Skeptical manufacturers wondered whether better productivity would be more than offset by higher wages. Mr. Taylor’s answer: If his time study had been carried out correctly, it would be very difficult for a worker to beat the target.
Much more on Taylor here.
The Department of Public Instruction has announced the availability of grant funding through the 21st Century Community Learning Centers program, funded under the federal Elementary and Secondary Education Act. Funds may be used to build or expand after school programs that provide academic enrichment in reading and math, as well as other youth development and recreation activities during the hours when school is not in session. For centers new to DPI funding, grants awarded through the competition will provide an average of $100,000 per center, per year, for a period of five years, assuming adequate funds continue to be appropriated by Congress.
DPI will give priority to applications which address higher levels of economic disadvantage than the minimum requirement, and program services to be provided in a school, or with students primarily attending schools that failed to make adequate yearly progress or are identified for improvement. Workshops and other resources will be available to assist applicants in preparing proposals. See the complete story at http://www.dpi.wi.gov/seachange/sea0532_4.html for further information on eligibility, program requirements, priorities, and additional resources on best practices may be found on the DPI website.
A plan to fingerprint elementary school students when they buy lunch has some parents worrying that Big Brother has come to the cafeteria.
The Hope Elementary School District has notified parents that, beginning this month, students at Monte Vista, Vieja Valley and Hope elementary schools will press an index finger to a scanner before buying cafeteria food.
The scan will call up the student’s name and student ID, teacher’s name and how much the student owes, since some receive government assistance for food. 3 California schools to fingerprint students
Parents of some Pittsburgh elementary school students will find an unwelcome surprise — unusually low marks in reading — when their children bring home report cards Nov. 17.
Because the Pittsburgh Public Schools this fall introduced a standardized grading system and what it described as a more rigorous reading program, some students have seen their performance slip on classroom tests.
That will translate into lower grades on report cards than parents are accustomed to seeing, said Susan Sauer, curriculum supervisor for elementary reading, and Barbara Rudiak, executive director for 18 district elementary schools. Some parents already have noticed a drop in their children’s test scores.
“This has created a certain amount of controversy with principals, parents and teachers,” said Dr. Rudiak, who is project manager for the “Treasures” reading program, purchased from Macmillan/McGraw-Hill for about 13,250 students in kindergarten through grade five. The program is also used in elementary classrooms at the district’s K-8 schools and accelerated learning academies.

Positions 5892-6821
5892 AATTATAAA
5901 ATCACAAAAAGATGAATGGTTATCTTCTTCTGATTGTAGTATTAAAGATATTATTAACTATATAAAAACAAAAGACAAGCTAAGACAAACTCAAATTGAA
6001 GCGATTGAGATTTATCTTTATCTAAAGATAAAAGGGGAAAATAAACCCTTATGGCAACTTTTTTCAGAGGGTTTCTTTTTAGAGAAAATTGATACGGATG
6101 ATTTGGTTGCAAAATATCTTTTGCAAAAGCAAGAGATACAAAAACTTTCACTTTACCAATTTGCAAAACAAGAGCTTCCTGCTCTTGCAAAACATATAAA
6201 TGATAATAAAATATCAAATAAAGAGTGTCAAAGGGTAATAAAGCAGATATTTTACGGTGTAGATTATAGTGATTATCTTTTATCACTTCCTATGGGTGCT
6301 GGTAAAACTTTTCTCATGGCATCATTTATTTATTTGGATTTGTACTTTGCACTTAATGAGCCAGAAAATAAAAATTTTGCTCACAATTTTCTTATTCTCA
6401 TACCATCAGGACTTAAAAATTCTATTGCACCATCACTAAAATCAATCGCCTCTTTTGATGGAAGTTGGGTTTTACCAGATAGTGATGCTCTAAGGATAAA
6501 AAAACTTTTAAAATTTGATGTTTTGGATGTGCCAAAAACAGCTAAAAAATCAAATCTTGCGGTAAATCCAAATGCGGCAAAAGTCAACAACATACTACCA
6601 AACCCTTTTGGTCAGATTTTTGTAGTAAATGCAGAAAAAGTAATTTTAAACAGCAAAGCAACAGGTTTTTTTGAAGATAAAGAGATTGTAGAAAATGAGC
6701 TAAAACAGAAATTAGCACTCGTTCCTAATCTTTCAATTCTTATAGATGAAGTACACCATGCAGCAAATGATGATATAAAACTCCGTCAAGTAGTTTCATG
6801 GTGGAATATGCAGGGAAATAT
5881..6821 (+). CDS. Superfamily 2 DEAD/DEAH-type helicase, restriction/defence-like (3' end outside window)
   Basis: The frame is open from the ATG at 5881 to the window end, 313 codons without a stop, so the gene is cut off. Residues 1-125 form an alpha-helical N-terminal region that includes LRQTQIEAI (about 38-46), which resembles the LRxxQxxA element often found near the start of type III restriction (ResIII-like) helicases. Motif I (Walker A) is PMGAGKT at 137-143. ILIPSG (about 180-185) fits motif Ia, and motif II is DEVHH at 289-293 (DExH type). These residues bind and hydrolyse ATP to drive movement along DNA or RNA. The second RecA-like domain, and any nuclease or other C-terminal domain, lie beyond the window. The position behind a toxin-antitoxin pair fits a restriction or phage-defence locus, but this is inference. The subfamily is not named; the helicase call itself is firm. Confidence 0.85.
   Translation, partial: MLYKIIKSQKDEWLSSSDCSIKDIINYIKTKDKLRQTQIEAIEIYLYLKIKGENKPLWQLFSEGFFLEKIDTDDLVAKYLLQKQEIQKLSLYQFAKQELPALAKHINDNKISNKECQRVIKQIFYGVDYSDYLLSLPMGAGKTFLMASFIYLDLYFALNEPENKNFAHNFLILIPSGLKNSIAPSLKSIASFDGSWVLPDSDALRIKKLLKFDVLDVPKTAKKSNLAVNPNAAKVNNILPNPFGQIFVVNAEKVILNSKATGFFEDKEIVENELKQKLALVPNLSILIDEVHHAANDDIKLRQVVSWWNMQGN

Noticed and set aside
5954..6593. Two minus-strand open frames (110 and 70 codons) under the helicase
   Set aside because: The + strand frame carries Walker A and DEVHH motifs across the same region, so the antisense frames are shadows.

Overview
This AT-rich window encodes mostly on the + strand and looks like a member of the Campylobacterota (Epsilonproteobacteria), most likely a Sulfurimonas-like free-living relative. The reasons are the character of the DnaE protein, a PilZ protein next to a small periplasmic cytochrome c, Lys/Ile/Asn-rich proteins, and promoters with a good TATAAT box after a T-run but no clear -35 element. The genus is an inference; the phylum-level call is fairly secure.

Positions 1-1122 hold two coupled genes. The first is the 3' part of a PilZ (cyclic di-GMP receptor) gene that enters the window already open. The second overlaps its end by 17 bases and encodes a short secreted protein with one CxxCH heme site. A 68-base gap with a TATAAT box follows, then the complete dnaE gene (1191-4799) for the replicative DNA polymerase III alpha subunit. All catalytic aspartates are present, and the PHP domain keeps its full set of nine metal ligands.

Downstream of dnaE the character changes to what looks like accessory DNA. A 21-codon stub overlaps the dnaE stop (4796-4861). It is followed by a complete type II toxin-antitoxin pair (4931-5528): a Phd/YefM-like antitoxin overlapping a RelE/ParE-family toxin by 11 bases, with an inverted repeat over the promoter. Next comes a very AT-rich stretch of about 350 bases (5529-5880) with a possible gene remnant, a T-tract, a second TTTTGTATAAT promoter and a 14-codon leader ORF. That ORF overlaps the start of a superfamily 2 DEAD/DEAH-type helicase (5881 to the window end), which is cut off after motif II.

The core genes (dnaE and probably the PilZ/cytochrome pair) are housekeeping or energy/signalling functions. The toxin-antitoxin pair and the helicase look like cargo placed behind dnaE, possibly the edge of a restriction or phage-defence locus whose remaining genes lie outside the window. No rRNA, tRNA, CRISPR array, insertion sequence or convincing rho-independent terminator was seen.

After being decisively defeated in two spending referendums last year, the administration and a majority of the Madison School Board haven’t learned that the voters are sick and tired of runaway spending and poor management.
In a demonstration of true arrogance, after being told in May 2005 that flat enrollment did not justify a new school in the Leopold School area of Arbor Hills, in June this year, the administration began construction of a major addition to Leopold School.
In so doing they put forth no plan to pay for the addition while gambiling on voters reversing themselves in a new referendum.
Madison spends significantly more per student than other Wisconsin districts. Over the past 10 years, while student enrollment has declined, full-time equivalent staff has increased by more than 600. At the same time, operating budgets have increased 58 percent, the cost per pupil is up 59, and there are 325 more non-teaching staff and administrators.
Clearly, the administration does not seem to be able to prudently manage district finances.
On November 7th, voters will be asked to approve a referendum allowing the Madison Metropolitan School District to build a new school and exceed its revenue cap. After very careful consideration, the Board of Education unanimously decided to ask the question. I fully support this referendum and urge you to vote yes.
Our community is committed to our children and our public schools. We want our children to be well-educated and prepared for the future. We engage in passionate discussions over how best to educate our students, and how to ensure that the community’s investment in education is sound. We are not satisfied with the status quo, and we are continually looking for our schools to do better. The Board of Education shares this commitment. We take very seriously our responsibility to gather information, ask questions, and initiate actions to accomplish these goals.
We need to build a new elementary school on the far west side of Madison because there is simply not be enough room in our schools to accommodate the dramatic growth there. Projections, confirmed by student count information, are that elementary schools in the Memorial attendance in total will exceed capacity by 2007 and will be at 111% of capacity by 2010. Linden Park, a fast growing residential area about three miles from the nearest elementary school, is an excellent location for that school. It will service a large attendance area where many students will be able to walk to school, helping to control bussing costs.